“Jane and I send our thoughts & prayers to Steve Scalise, the Capitol police and all those affected this morning,” Portman said on Twitter on Wednesday. “The Capitol police put their lives on the line every day to protect the public and members of Congress. They are true heroes.”

Sanders, upon being told the shooter had volunteered for his campaign last year, issued a statement condemning the attack.

“I am sickened by this despicable act,” Sanders said. “Let me be as clear as I can be. Violence of any kind is unacceptable in our society and I condemn this action in the strongest possible terms. Real change can only come about through nonviolent action, and anything else runs against our most deeply held American values.”

He also shared his hope for those injured.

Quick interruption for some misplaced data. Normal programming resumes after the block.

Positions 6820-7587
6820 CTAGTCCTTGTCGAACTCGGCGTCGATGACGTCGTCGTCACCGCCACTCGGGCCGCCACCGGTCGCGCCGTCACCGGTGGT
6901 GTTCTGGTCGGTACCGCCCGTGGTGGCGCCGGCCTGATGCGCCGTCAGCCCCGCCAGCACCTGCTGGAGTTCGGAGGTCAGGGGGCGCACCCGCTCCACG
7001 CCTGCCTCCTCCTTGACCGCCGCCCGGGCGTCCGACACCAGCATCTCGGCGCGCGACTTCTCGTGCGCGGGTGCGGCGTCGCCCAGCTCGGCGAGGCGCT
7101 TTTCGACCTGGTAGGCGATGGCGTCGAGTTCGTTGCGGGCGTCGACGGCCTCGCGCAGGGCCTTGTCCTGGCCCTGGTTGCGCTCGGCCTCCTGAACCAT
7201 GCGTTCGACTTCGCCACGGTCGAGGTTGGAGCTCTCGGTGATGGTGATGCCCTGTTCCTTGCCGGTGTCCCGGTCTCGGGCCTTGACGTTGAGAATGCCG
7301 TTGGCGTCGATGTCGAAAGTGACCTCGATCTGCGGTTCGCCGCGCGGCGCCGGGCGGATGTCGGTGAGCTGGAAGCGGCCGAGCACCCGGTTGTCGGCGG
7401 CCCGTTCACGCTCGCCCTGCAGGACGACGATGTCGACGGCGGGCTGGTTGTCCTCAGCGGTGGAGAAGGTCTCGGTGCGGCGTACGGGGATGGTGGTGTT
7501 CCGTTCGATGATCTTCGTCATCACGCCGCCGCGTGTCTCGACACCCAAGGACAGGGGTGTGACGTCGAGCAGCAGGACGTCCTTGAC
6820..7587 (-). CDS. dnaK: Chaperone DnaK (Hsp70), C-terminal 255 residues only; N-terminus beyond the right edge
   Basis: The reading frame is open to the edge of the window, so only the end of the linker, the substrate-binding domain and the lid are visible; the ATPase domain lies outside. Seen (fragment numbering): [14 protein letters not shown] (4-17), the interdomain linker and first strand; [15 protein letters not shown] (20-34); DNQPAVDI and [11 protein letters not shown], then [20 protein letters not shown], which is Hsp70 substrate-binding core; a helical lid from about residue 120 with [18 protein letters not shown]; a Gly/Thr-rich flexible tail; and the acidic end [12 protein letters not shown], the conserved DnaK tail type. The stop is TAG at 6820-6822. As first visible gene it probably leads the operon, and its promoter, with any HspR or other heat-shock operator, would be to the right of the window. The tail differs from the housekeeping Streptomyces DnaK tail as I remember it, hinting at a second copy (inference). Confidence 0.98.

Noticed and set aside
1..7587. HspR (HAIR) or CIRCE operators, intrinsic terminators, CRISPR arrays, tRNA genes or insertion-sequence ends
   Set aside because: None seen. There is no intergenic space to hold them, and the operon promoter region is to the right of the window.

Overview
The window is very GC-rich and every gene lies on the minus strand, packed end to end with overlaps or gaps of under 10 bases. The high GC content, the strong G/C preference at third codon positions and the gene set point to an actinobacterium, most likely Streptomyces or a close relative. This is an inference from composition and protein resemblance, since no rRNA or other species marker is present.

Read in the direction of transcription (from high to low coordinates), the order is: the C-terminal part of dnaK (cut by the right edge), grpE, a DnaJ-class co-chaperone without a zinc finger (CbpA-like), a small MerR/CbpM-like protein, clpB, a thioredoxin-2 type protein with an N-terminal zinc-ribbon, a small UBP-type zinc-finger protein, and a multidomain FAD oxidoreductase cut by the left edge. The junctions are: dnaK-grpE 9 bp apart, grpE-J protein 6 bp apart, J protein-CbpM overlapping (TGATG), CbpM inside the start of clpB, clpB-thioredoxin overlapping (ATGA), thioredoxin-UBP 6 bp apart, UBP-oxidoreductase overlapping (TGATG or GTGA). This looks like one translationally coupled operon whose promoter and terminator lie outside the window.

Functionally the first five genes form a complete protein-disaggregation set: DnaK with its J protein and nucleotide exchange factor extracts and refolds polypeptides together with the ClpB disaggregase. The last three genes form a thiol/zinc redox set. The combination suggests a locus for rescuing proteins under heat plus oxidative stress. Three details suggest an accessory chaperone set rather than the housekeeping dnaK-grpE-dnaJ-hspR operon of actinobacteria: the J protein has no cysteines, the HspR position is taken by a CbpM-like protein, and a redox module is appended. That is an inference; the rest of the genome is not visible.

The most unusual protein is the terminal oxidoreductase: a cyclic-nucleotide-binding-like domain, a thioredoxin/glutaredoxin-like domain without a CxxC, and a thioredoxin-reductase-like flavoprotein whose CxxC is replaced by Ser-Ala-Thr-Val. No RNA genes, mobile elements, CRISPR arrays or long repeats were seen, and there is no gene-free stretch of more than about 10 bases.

— The Associated Press contributed to this report.

“My hopes and prayers are that Representative Scalise, congressional staff and the Capitol Police Officers who were wounded make a quick and full recovery,” Sanders said. “I also want to thank the Capitol Police for their heroic actions to prevent further harm.”

President Donald Trump called for unity after the shooting.

Trump said in a televised statement from the White House that while the political parties may have their differences, it’s worth remembering that everyone who serves in Washington is here because they love the United States.

Trump said everyone can agree that we are “blessed to be Americans” and that we are strongest when “we work together for the common good.”

Trump said Scalise is in stable condition.

— The Associated Press contributed to this report